An e-mail protocol like Post Office Protocol (POP), was used in the clear,
which means when a mail was received, it was transmitted with the POP3 protocol.
In such case, the entire e-mail fit into one packet and opportunity to capture packets and read e-mail content isn't off-topic.

Capturing and modifying of e-mail can be done either as a man-in-the-middle attack (using ARP spoofing tool, such as ettercap) or as a replay attack.

Man-in-the-middle attacks are best avoided by using encryption and digital signing of messages.

On the other hand, Spam DoS attacks are a result of spammers using false domains in the e-mails they send.
The most danger type of these attacks is when a spammer forges an address.

Spam attacks avoided by referencing a blacklist which is a database of known internet addresses (by domain names or IP addresses) used by spammers.
Blacklisted addresses return invalid responses so the server rejects the e-mail.

Proper e-mail authentication is also a security concern.

-Login authentication : user name and password passed separately encoded with base64.
The user name and password are then used to authenticate to the mail server.

- onPOP before SMTP : preventing spammers from using a mail server relay.
SMTP relaying is permitted by an IP address if that IP address has participated in a valid POP session in the prior X minutes.
The POP protocol requires a valid password so spammers will not be able to use POP prior to using the mail server for relaying.

A mail relay sits in the DMZ outside the perimeter firewall with a benefit having all mail received first by this mail relay which can check for unwanted scripts, viruses, and questionable attachments and also a good place to put spam protection, such as blacklist monitoring and spam filtering.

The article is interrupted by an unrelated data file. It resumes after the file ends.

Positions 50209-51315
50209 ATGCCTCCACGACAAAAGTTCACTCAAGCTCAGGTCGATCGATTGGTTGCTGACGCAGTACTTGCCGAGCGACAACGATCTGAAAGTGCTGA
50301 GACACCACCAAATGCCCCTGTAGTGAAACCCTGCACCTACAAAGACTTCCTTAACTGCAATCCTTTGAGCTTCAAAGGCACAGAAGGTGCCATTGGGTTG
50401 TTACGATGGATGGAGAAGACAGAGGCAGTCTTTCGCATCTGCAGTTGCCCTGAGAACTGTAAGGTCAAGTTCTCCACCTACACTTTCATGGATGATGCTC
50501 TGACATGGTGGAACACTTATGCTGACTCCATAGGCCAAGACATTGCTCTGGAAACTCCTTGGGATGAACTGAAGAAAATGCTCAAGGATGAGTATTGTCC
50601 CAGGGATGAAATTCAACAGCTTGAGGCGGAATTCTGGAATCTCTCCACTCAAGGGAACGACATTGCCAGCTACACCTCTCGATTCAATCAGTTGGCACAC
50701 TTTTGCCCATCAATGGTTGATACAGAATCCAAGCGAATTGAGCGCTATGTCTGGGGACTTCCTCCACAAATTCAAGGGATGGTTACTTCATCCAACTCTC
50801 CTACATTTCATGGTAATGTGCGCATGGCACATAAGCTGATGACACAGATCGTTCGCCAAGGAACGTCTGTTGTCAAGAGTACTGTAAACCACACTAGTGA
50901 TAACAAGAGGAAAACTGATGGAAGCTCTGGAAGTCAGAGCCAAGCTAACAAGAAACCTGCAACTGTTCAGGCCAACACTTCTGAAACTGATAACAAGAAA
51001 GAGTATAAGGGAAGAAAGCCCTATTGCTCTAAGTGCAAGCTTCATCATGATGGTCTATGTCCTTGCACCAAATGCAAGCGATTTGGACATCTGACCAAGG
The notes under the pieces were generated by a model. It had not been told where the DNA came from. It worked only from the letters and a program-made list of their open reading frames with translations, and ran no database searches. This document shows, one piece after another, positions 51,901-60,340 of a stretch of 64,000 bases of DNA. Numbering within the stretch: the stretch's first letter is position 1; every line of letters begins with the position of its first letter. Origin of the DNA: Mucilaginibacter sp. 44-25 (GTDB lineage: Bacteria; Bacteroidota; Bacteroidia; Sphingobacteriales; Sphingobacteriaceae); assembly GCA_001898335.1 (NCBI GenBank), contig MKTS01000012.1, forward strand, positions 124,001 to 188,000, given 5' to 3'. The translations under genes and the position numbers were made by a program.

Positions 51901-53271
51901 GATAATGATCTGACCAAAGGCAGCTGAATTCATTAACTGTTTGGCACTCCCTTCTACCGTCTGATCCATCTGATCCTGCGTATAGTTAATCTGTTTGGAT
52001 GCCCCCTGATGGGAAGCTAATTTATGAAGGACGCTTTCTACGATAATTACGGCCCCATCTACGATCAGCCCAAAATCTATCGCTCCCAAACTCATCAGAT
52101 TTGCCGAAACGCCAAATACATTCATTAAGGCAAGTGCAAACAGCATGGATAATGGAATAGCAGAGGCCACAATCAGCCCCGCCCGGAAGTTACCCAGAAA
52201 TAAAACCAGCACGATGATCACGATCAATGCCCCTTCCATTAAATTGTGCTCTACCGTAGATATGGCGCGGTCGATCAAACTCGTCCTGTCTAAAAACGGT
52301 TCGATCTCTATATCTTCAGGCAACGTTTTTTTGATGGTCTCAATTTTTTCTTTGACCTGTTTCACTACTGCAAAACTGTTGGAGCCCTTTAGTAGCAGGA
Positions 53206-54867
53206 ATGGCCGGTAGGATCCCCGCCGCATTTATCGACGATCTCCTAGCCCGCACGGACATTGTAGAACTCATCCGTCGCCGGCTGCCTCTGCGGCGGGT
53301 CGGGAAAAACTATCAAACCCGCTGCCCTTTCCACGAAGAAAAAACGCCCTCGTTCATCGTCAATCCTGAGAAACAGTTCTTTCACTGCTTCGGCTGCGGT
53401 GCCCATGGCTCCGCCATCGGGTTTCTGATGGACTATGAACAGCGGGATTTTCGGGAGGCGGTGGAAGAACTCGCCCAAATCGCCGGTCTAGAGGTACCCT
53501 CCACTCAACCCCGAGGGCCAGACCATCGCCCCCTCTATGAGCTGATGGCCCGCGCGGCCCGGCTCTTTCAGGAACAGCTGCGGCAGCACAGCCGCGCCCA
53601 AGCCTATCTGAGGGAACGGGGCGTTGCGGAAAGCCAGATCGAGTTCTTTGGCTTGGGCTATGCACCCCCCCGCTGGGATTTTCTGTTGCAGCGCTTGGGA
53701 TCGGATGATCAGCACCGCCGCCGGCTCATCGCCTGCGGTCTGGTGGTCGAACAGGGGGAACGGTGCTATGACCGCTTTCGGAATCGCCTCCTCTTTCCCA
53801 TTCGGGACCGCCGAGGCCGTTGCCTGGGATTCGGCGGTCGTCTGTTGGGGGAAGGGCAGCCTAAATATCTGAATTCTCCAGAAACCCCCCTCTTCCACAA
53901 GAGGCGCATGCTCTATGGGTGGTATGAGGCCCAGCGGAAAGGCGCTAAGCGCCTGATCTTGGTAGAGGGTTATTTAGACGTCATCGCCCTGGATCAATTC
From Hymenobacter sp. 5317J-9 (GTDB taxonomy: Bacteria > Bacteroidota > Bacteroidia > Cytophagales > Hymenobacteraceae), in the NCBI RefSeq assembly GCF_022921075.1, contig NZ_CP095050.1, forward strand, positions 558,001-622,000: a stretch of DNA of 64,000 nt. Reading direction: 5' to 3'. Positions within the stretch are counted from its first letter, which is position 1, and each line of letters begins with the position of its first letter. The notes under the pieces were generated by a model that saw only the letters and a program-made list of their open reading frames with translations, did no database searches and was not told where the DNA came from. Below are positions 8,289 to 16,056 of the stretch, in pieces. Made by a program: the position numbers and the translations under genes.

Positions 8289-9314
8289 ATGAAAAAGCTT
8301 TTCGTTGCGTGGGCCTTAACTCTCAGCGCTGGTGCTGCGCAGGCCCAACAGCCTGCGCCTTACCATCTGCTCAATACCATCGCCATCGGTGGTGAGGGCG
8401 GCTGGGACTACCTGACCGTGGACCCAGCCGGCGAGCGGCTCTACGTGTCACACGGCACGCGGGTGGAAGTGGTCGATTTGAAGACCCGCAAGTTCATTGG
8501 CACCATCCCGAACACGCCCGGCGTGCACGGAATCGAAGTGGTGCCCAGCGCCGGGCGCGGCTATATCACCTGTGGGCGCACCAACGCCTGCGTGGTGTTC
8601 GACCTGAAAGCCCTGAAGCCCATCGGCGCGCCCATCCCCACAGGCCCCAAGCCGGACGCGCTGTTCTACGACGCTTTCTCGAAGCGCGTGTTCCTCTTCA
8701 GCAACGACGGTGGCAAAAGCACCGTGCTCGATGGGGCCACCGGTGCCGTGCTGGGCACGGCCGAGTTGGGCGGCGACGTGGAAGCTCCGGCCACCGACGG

Securing e-mail traffic: discussed previously
Creating a secure tunnel for using less secure e-mail protocols can be a strong method of protecting the privacy and integrity of the e-mail.
With an SSH tunnel, we can still have the protection of the SSH encryption, in SMTP/POPing.

Later talking about SPF, DomainKeys ...etc

Wednesday, March 05, 2008

UNIX/Linux as a poor vulnerability target

UNIX has some characteristics that make it less attractive for security attacks

Unix is still primarily used on different platforms.
This use, make the average UNIX user more knowledgeable about the operating system and security.

There are many scripting techniques in UNIX.
Unlike Windows, the scripting is not integrated into applications (such as Outlook and Word).

In UNIX, scripts can be integrated into applications such as mail and word processing, but not to be _the default configuration_.

This makes UNIX much less vulnerable than a Windows system that is running Outlook and allows users to commonly run Visual Basic scripts.

Also the inability of a common user to alter an executable is a severe restriction on viruses and worms that depend on users to propagate their malware.

On the other hand in Unix, Physical Security is somehow perfectly controlled:
(monitoring hardware changes)
A software tool library like kudzu, detects and configures new and/or changed hardware on a RedHat Linux system and currently ported to different other distros.

What's notable that it detects the current hardware and checks it against a database stored in /etc/sysconfig/hwconf, which mean it can be an eye on system hardware monitoring any changes.

Another piece in Unix is its partitioning of disks and file systems which can be a physical security issue.

File systems, such as ext3 in Linux, use journaling to make the recovery of damaged file systems more reliable.

Journaling provides for a fast file system restart in the event of a system crash, using database techniques, journaling can restore a file system in a matter of minutes, or even seconds.

Not finished yet....